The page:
Originally published in The Fordham Ram on March 8, 2017.
Every year, during orientation, Rev. Joseph M. McShane, S.J., president of the university, spends his address to incoming freshmen discussing the tenets of the Jesuits. Chief among them: men and women of Fordham are expected to be men and women for others.
In the sports world, athletes are often elevated to hero status. If you were to ask a middle-schooler who their hero was, mixed in among “my mom” and “my dad” you would get a lot of “LeBron James” and “Derek Jeter” and “Serena Williams” and other pro athletes. But more often than not, these athletes are viewed as heroes for their actions on the field.
One of Fordham University’s Student-Athlete Advisory Council’s (SAAC) goals is to help student-athletes elevate themselves not on the field or court, but as people and as activists in the community.
“A large emphasis of what we do is getting our student-athletes out into the community,” said Danielle Padovano, a senior on the women’s basketball team and president of SAAC. “We are lucky to be supported by our community especially with the support we get from young kids from around the greater NYC area who come to our competitions. We do everything we can to give back.”
SAAC is composed of representatives from every varsity team at Fordham who are nominated by their coaches.
“SAAC reps are people who are looked at as leaders within the athletic department and do a great job of holding that responsibility,” said Padovano.
Coaches are in charge of setting a minimum number of community service hours that their players have to reach each year. SAAC keeps track of the hours the student-athletes put in. The numbers are also shared with the Atlantic 10, with all the teams in the conference competing to put in the most hours year to year.
Student-athletes can log their hours in a variety of ways, whether it be through doing community outreach work or attending events held by other student organizations on campus, such as the Special Olympics fashion show.
The SAAC executive board and the team representatives work to come up with various programs to give student-athletes opportunities to fulfill their hours. For the first time, this past year, they partnered with Alex’s Lemonade Stand, a pediatric cancer organization.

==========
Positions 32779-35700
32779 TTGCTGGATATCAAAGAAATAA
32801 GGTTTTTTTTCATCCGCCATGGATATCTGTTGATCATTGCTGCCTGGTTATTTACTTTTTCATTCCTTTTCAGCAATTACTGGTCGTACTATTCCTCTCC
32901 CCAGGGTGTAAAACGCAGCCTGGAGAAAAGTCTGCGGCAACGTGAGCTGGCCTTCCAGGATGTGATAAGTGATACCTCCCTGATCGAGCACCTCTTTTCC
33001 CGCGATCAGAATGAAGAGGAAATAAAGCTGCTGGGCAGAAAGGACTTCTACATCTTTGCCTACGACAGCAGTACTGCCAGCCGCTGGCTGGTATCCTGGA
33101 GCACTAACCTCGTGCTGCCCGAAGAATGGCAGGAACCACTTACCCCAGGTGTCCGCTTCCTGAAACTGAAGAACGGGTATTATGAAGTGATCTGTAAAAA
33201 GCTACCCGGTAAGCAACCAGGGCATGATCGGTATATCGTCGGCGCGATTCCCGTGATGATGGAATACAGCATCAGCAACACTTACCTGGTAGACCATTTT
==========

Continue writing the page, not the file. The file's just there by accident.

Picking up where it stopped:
“Each year we have a toy drive after which we take a trip to the Maria Ferrari Children’s Hospital in Westchester to personally hand out our donations to the children who are suffering from all forms and in all stages of cancer,” said Padovano. “This is personally my favorite event. It is always a beautiful day.”
Another popular outreach program for Rams last year was weekly trips to the Saint Ignatius school in the Bronx, where the student-athletes would play with the students during recess.
SAAC also organizes a food drive around Thanksgiving every year for the Bronx food bank Part of the Solution (POTS).
While SAAC gives student-athletes opportunities for outreach through Fordham, there are some that take it upon themselves to reach out. For example, Manny Adeyeye, a senior on the football team, did an overnight stay at a homeless shelter through The Ansche Chesed synagogue.
“It was definitely a new experience for me,” said Adeyeye. “I got to interact with a homeless man face-to-face and was also able to assist him with sleeping and showering arrangements. I didn’t know what to expect of the guys at the shelter but they seemed to be normal human beings.”
The goals of any outreach program are two-fold: to help people in need, but also for those reaching out to gain a new perspective on life and grow as people.
“I learned a lot. Definitely not to judge someone by their economic status,” said Adeyeye. “We tend to label homelessness as the people we see with cardboard signs by streetlights thinking they are on drugs or smelly people sleeping on the train, but honestly a homeless person can be right next to you and you won’t even know it. All homeless people don’t dress in rags with no shoes, some are well educated and just can’t get themselves out of the hole they are in. My experience at this shelter changed my view on life.”
While SAAC has been a part of Fordham Athletics for a while, the push for more activism by the student-athletes has been a major point of emphasis recently. While there have been numerous events, there is still room to grow.
“SAAC does a pretty good job of making sure all of its members are pretty aware of any opportunities that we could have to do any activist work in the community,” said senior member of the football team and SAAC representative George Dawson. “I think Fordham could do a better job of promoting athlete activism because although we are very aware of things we can do in the community there are limited opportunities in which we actually get to go out and do things in the community. I think with the proper promotion, we would be able to act on more opportunities.”
Another favorite ideal of Fr. McShane’s is the idea of educating “the whole person.” Through community outreach, Fordham’s student-athletes are able to grow beyond just the classroom and the playing field. They can, as Padovano alluded to, become more deserving of the “hero” label sometimes placed on athletes:
“As athletes, we are recognized as role models for the youth in our communities and we take that responsibility with honor.”